This section is from the book "The Law Of Contracts", by William Herbert Page. Also available from Amazon: Commercial Contracts: A Practical Guide to Deals, Contracts, Agreements and Promises.
If performance of the covenants of the contract, on the one side, has not been waived by the adversary party, no recovery upon a contract can be had by one who has not performed a precedent covenant, at least substantially; or who is not ready and willing to perform concurrent covenants at least substantially, and who has not notified the adversary party thereof and has demanded performance from him.1 Failure to perform either of these classes of covenants, at least substantially, amounts to breach which gives rise to a cause of action for damages, and which may operate as a discharge of the contract as far as the covenants of the adversary party are concerned.2 Prom the nature of the independent covenant, failure to perform such a covenant substantially does not operate as a discharge of the contract, although it will give rise to a cause of action for damages.3 Apart from questions of whether performance is less than substantial performance, which are considered in the following sections,4 the consequences of failure to perform at least substantially, are treated in connection with the subject of breach.5
14 Turner v. Osgood Art Colortype Co., 223 111. 629, 79 N. E. 306.
15 Turner v. Osgood Art Colortype Co., 223 111. 629, 79 N. E. 306.
16 The contract is said to be "not only substantially but literally complied with." Turner v. Osgood Art Colortype Co., 223 111. 629, 79 N. E. 306.
17 Simmons Hardware Co. v. Bucket Pump Co., 18 0. C. C. 878, 10 0. C. D. 285 (a deficiency of one-fourth of one per cent., which the seller offered to make up).
18 Hansen v. Baltimore Packing Co., 86 Fed. 832.
1 United States. Bush v. Jones, 144 Fed. 942, 6L.R.A. (N.S.) 774; Bosch Magneto Co. v. Rushmore, 255 Fed. 465.
Alabama. . Green v. Linton, 7 Port. (Ala.) 133, 31 Am. Dec. 707; Higgins Mfg. Co. v. Pearson. 146 Ala. 528, 40
So. 579; Hartsell v. Turner, 196 Ala. 299, 71 So. 658.
Georgia. Bull v. St. Johns, 39 Ga. 78.
Idaho. Olympia Mining Co. v. Kerns, 13 Ida. 514, 91 Pac. 92; Nave v. Mc-Grane, 19 Ida. 111, 113 Pac. 82.
Illinois. Swanzey v. Moore, 22 111. 63, 74 Am. Dec. 134; Angle v. Hanna, 22 111. 429, 74 Am. Dec. 161.
Iowa. Jordan v. Hill, 172 Ia. 414, 154 N. W. 579.
Kentucky. Vincennes Bridge Co. v. Walker, 181 Ky. 651, 205 S. W. 778.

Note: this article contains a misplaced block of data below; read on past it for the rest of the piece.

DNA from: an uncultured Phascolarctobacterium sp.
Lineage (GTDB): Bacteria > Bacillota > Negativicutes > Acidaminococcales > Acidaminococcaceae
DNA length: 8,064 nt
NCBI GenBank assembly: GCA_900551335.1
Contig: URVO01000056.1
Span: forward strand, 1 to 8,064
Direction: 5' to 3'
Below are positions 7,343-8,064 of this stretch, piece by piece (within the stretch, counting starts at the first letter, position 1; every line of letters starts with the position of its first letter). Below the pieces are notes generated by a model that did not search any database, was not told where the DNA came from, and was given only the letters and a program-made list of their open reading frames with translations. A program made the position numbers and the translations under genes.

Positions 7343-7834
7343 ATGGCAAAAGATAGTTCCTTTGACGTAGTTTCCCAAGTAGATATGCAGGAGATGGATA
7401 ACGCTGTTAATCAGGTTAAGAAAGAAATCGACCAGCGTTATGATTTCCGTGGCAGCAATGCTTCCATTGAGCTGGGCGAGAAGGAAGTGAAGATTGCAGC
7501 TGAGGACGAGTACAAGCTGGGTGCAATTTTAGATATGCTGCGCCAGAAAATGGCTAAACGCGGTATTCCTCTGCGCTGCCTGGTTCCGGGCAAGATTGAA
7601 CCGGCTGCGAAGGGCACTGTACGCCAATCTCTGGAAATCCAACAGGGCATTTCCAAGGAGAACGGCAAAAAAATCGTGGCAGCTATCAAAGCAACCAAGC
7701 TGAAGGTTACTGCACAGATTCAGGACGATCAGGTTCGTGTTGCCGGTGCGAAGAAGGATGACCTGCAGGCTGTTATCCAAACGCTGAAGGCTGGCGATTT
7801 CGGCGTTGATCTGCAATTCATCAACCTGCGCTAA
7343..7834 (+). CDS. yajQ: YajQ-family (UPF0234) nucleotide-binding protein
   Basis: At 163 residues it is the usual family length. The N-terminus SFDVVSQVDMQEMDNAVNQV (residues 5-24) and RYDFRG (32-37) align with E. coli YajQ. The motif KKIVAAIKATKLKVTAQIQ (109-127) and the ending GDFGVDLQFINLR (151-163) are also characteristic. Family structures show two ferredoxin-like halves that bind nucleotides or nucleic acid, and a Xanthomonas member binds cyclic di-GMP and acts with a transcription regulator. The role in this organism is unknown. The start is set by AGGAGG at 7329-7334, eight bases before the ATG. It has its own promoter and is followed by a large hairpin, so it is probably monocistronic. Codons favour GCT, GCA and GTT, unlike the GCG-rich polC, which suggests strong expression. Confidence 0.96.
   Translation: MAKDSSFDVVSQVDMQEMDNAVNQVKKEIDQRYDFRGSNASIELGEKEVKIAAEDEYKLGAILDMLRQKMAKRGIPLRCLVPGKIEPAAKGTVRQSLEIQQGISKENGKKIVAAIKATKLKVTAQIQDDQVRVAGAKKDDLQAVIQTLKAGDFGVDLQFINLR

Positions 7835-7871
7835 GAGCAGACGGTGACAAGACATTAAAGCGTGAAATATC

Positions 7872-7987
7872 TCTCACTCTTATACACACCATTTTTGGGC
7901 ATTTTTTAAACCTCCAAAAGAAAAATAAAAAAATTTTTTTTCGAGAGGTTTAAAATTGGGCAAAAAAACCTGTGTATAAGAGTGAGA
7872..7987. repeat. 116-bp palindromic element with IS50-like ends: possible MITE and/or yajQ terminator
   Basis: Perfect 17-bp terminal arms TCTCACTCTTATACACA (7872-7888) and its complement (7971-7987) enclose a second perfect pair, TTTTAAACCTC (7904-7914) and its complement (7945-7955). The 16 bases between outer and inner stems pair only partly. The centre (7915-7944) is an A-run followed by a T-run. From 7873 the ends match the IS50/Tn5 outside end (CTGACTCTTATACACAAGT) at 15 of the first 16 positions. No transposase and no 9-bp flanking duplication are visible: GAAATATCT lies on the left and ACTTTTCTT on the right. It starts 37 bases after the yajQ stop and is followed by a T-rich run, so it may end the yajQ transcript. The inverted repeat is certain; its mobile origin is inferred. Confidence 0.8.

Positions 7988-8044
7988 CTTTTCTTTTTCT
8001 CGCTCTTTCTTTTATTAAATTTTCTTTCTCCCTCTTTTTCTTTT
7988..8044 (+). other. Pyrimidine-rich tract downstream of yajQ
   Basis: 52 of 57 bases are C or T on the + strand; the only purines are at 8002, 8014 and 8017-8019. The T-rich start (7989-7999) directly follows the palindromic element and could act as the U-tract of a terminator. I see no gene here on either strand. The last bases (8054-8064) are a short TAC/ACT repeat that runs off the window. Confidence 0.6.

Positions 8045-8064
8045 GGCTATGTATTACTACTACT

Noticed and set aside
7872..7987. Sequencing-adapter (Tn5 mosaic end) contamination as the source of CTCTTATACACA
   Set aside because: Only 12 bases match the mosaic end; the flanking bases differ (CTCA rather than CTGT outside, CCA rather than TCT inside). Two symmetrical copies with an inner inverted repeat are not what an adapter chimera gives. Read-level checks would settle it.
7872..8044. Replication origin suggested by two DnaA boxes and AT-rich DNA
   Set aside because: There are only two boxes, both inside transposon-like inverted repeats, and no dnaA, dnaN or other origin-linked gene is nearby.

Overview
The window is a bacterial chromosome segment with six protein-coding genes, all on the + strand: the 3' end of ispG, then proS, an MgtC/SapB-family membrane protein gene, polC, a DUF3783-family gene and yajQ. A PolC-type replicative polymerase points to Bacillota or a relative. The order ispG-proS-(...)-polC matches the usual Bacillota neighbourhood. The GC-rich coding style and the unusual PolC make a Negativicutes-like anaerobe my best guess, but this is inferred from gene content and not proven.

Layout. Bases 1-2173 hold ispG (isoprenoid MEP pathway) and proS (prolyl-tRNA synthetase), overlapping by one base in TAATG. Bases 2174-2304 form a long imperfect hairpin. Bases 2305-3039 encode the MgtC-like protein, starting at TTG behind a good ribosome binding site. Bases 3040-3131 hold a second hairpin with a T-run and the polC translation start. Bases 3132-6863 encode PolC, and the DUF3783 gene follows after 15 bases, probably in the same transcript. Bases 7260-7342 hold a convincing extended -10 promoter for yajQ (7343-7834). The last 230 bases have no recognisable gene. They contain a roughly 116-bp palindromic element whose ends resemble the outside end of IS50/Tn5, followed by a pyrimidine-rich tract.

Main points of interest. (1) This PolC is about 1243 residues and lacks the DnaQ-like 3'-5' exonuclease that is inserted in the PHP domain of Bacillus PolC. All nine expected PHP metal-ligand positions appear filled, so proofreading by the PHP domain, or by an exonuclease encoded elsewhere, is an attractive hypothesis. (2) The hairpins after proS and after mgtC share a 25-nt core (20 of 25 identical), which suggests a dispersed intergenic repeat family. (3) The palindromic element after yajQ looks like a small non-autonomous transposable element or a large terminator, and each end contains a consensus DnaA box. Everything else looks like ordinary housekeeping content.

Louisiana. Barr v. Henderson, 105 La. 691, 30 So. 158.
Maryland. Gill v. Vogler, 52 Md. 663.
Massachusetts. Olmstead v. Beale, 36 Mass. (19 Pick.) 528.
Minnesota. Nelichka v. Esterly, 29 Minn. 146, 12 N. W. 457; Taylor v. Marcum, 60 Minn. 292, 62 N. W. 830;
In many cases performance less than substantial is tendered by one party and is accepted by the other. Whether the consequences of such acceptance are to prevent such defective performance from amounting to breach, or whether they also prevent the adversary party from maintaining an action for such defective performance, is a question which is considered subsequently under the so-called heading of waiver.6
Another question which is sometimes confused with substantial performance is the right of the party who is in default to recover from the adversary for the benefits conferred upon the latter by reason of such defective performance. This question is considered subsequently under the topic of the quasi-contractual right of recovery which arises on discharge.7
Literal performance may exist though substantial performance is lacking. The law does not regard this as performance.8 A contract for an electric light plant, to be paid for when "found to be in good working order," is not performed by so constructing the plant that it works properly at the very moment of completion, but soon proves deficient.9 A contract to construct a furnace to heat a dwelling to a given temperature by means of hot air is not substantially performed if in fulfilling the requirement as to temperature the furnace generates coal gas and fills the house with it so as to render the rooms unsuitable for use.10
Uldrickson v. Samdahl, 92 Minn. 297, 100 N. W. 5; Hoglund v. Sortedahl, 101 Minn. 359, 112 N. W. 408.
Mississippi. Butt v. Williams (Mis*.). 15 So. 130.
Missouri. Miller v. Goddard, 34 Mo. 102, 56 Am. Dec. 638; Henson v. Hampton, 32 Mo. 408; Earp v. Tyler, 73 Mo. 617.
Nebraska. Omaha Consolidated Vinegar Co. v. Burns, 44 Neb. 21, 62 S. W. 301.
New York. Jennings v. Camp, 13 Johns. (N. Y.) 94,7 Am. Dec. 367; Acme Realty Co. v. Schinasi, 215 N. Y. 495, L. R. A. 1916A, 1176, 109 N. E. 577; Steel Storage & Elevator Const. Co. v. Stock, 225 N. Y. 173, 121 N. E. 786.
Ohio. Mehurin v. Stone, 37 O. S. 49; Petersburg Fire Brick & Tile Co. v. American Clay Machinery Co., 89 O.
S. 365, L. R. A. 1915B, 536, 106 N. E 33.
Oklahoma. Robinson v. Beaty, - Okla. - , 181 Pac 941.
Pennsylvania. Martin v. Schoenberg, 8 Watts & S. (Pa.) 367.
Vermont. Kelley v. Bradford, 33 Vt. 35.
Washington. Roudebush v. Gannon, 92 Wash. 508, 159 Pac. 680.
2 See eh. LXXXIV.
3 See ch. LXXXIV.
4 See Sec. 8 2790 et seq. 5 See ch. LXXXIV.
6 See ch. LXXXIV.
7 See ch. LXXXVIII.
8 Edison, etc.. Electric Co. v. Navigation Co., 8 Wash. 370, 40 Am. St. Rep. 910, 24 L. R. A. 315, 36 Pac. 260; Fuller-Warren Co. v. Shurts, 95 Wis. 606, 70 N. W. 683.